In the 2021 Autumn Budget he announced a reform of the system to claim Research and Development (R&D) relief. He confirmed in this Spring Statement; meanwhile, all cloud computing costs associated with R&D, including storage, will now qualify for tax relief as from April 2023. He also announced the expansion of the definition of R&D for tax reliefs to include pure mathematics. The intention, is to include support for investment by companies that work with artificial intelligence, quantum computing and robotics.

Capital Allowances

From April 2021 to March 2023 the ‘super-deduction’ enables companies investing in qualifying new plant and machinery assets to claim:

  • a 130% super-deduction capital allowance on qualifying plant and machinery investments
  • a 50% first-year allowance for qualifying special rate assets

This relief is to cease in a year’s time so they will be looking at ‘fixing that’ in the Autumn 2022 Budget.

Energy saving measures

The Chancellor is still looking to the future of energy saving measures. By extending the 0% VAT relief available for installing equipment in people’s homes for the next five years. Such as as heat pumps, solar panels and insulation. A typical family having roof top solar panels installed will save more than £1,000 in total on installation. Then £300 annually on their energy bills‘. They will also remove complex eligibility conditions for this relief. Making the measure available to more households. However, not every ‘typical family’ will be able to afford to install these alternative energy sources.

Other 2022 Spring Statement measures

Household support fund

The Chancellor confirmed that he would double the amount made available to the Household Support Funds operated by local Councils. This fund provides short-term financial support to vulnerable households struggling to afford household essentials.

Business rates relief and exemptions

It was announced that the business rates multiplier will be frozen in 2022-23. Also, the retail, hospitality and leisure industry will be allowed a 50% cut on business rates up to £110,000.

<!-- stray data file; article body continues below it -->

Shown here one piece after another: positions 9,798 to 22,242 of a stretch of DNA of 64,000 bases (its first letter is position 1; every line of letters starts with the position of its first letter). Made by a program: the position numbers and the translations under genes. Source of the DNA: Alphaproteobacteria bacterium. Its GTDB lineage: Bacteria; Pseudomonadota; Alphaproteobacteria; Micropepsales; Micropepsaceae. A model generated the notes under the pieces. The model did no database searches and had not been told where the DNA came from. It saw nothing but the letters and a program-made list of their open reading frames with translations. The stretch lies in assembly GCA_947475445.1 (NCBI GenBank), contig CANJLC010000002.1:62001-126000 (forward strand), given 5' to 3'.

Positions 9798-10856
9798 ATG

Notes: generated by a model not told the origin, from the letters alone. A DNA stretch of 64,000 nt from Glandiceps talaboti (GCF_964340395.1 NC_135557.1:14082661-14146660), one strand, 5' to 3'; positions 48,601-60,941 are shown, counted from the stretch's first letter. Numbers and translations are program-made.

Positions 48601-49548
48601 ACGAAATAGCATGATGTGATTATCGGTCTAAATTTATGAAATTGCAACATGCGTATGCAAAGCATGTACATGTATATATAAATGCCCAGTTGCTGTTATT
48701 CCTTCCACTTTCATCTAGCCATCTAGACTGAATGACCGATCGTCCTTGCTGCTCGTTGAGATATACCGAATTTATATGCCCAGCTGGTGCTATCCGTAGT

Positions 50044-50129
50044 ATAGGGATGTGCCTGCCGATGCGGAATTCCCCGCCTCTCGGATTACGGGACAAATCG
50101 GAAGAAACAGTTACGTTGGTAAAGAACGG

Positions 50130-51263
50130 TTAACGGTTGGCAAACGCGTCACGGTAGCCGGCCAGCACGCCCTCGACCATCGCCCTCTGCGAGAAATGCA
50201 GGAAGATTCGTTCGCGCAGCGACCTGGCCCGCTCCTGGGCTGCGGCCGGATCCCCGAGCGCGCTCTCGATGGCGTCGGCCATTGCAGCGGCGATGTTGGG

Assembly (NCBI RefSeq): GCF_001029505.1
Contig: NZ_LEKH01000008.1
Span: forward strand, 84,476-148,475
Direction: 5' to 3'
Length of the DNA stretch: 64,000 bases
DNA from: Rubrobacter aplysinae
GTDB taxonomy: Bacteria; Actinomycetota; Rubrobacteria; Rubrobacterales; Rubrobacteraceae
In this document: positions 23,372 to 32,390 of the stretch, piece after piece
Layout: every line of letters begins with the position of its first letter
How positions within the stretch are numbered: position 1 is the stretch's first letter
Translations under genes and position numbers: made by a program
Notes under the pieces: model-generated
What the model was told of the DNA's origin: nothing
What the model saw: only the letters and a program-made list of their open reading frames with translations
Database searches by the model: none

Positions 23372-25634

Further business rates measures included the introduction of targeted business rate exemptions from 1 April 2022 until 31 March 2035. This is for eligible plant and machinery used in onsite renewable energy generation and storage. Also, a 100% relief for eligible low-carbon heat networks with their own rates bill. This is to support the decarbonisation of non-domestic buildings.


The Chancellor announced the creation of a new Public Sector Fraud Authority. This is to prevent fraud and ‘to tackle waste and inefficiency across the public sector’. The authority will work with the British Business Bank and the National Intelligence Service.

Apprenticeship levy

The take-up of the Apprenticeship Levy has been disappointing. Following calls from employers’ representatives for a more flexible scheme, the Chancellor announced a review of the current scheme. The review aims to improve methods to encourage employers to invest in adult training.

The future

Above all, the Chancellor reaffirmed his promise that by 2024 the basic rate of tax will reduce by 1%. However, the hope is that the economy is in a stable enough position to make that promise a reality.

If you have any questions about how the Spring Statement 2022 affects your taxes, please get in touch.